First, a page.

MORA, N.M. ??? Mora County in northern New Mexico has no shortage of scenic beauty, but the area is largely rural and hardly wealthy.
But Watchdog.org has learned Mora County taxpayers may be on the hook for up to hundreds of thousands of dollars in legal fees after a federal judge last week threw out a sweeping ordinance, which the Mora County Commission passed in 2013. It essentially eliminated oil and natural gas production in the area and banned hydraulic fracturing, declaring the ban unconstitutional.
???We have heard estimates ranging from tens of thousands to hundreds of thousands of dollars,??? Michael Aragon, an attorney for the county, said Tuesday. ???This is definitely an issue and a concern for the commission.???
When the plaintiffs who challenged the county ordinance filed the case, they called for Mora County to pick up all court costs, should the judge rule in their favor.
???It???s too bad that we might get stuck with attorney???s fees,??? said the commission???s newest member, George Trujillo. ???I don???t know if the county can afford it. I don???t think we can.???
The 2013 ordinance, written with considerable input from an environmental group based in Pennsylvania, was considered by legal observers the most restrictive in the entire country and prompted two lawsuits from oil and gas interests, as well as some mineral rights holders in Mora County.
The first lawsuit, initiated by Shell Western Exploration Production Inc., was heard in federal court in Albuquerque and, in a stinging and detailed 199-page ruling, U.S. District Court Judge James O. Browning ruled the ordinance conflicted with state law and violated the U.S. Constitution.
???A county cannot decide when federal preemptive law applies and when it does not,??? Browning wrote, ruling the ordinance violated the First and Fifth amendments as well as the supremacy clause, which establishes the precedence of federal law over state laws and constitutions.
Under the ban, ???The Constitution would be applied in a cookie-cutter fashion across the United States with such inconsistency from place-to-place that it would cease to be a Constitution of the United States at all,??? Browning wrote, invalidating the ordinance in its entirety.
A second lawsuit, called Vermillion v. Mora County, is scheduled before a federal magistrate. But after the Browning decision there???s speculation the commission may cut its losses and settle out of court.
Aragon told Watchdog.org that Mora County commissioners and attorneys for all the sides involved in both lawsuits had a teleconference Monday during an executive session, but Aragon didn???t reveal many of the specifics discussed.
It was one of the first sessions Trujillo, the newest member of the three-person commission, attended. Trujillo was elected in June by a wide margin over John Olivas, the commissioner who spearheaded the ordinance against hydraulic fracturing ??? the process in which highly pressurized liquids break up underground rock formations to release oil and gas.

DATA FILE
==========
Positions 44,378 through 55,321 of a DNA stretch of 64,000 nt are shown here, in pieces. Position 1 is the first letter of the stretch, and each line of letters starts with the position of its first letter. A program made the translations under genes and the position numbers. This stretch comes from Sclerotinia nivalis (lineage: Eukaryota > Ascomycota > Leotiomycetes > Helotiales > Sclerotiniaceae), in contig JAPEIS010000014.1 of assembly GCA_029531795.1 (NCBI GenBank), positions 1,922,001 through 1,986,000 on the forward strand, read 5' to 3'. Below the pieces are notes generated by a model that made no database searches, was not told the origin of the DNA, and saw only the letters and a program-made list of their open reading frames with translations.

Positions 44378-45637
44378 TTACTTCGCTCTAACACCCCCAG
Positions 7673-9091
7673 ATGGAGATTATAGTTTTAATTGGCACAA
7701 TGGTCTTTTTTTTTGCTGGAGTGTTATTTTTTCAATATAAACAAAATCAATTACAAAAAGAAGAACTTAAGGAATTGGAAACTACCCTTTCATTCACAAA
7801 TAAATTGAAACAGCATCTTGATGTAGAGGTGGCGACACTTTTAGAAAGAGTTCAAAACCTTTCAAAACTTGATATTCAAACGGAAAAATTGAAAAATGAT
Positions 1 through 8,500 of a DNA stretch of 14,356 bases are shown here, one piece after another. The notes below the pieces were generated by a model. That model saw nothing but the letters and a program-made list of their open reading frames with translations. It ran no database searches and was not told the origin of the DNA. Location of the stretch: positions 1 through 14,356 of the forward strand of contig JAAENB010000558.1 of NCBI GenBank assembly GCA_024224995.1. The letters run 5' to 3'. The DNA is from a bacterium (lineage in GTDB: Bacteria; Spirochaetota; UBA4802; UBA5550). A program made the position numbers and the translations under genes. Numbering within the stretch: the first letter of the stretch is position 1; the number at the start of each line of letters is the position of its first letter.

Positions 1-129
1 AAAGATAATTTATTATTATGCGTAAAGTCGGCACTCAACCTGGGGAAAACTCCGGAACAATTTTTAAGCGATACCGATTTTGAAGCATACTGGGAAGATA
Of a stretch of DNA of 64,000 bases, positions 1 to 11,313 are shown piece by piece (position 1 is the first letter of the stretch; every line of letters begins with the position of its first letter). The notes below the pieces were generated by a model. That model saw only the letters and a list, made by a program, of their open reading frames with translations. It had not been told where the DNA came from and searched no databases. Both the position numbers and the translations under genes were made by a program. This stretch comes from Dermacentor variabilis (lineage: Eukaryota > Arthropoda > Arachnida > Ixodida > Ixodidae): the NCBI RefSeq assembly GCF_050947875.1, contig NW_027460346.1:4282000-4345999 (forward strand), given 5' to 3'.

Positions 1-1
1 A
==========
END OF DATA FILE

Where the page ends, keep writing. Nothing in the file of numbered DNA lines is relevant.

???I knew that was going to happen,??? Trujillo said of the judge???s ruling. ???I think a lot of people knew that.??? Trujillo referred all other questions to Aragon.
???The new county commission is taking this very seriously to what this means to the taxpayers and the community,??? Aragon said. ???They???re looking at this as an opportunity to move forward.???
The ordinance passed on a 2-1 vote in 2013; commissioner Paula Garcia was the lone dissenter.
Watchdog.org was unable to reach Garcia for comment. Last year, she told New Mexico Watchdog that while she didn???t like hydraulic fracturing, she worried whether the ordinance could stand up in court and whether taxpayers would be liable for legal costs if the county lost in court.
Olivas did not return two phone messages. He worked closely with the Community Environmental Legal Defense Fund, a conservation group based in Mercersburg, Pa., to write the wide-ranging ordinance.
An email to CELDF executive director Thomas Linzey, asking for comment on the ruling and whether CELDF plans to contribute to the payment of the plaintiffs??? legal fees, went unreturned.
Speaking on Tuesday, attorney Aragon conceded the Mora County measure seemed to go too far.
???I think the prior county commissioners were well-intentioned,??? Aragon said. ???There was a sense this was a novel case. But in the end, some of the (ordinance???s) arguments flew in the face of 200 years of jurisprudence.???
In the meantime, taxpayers in Mora County ??? home to the second-highest unemployment rate in New Mexico ??? are left waiting to learn whether they???ll have to pay for the legal costs involved in defending the ordinance.
Aragon said the time frame for resolution could range ???from six months to a year.???
Click here to read the decision by Browning invalidating the fracking ban. The wording of the entire ordinance is included in the judge???s ruling.